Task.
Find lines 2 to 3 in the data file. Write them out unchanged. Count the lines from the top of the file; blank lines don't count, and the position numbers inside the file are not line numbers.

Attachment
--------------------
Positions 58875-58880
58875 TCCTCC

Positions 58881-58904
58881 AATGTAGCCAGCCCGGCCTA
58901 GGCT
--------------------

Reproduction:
58875 TCCTCC

Positions 58881-58904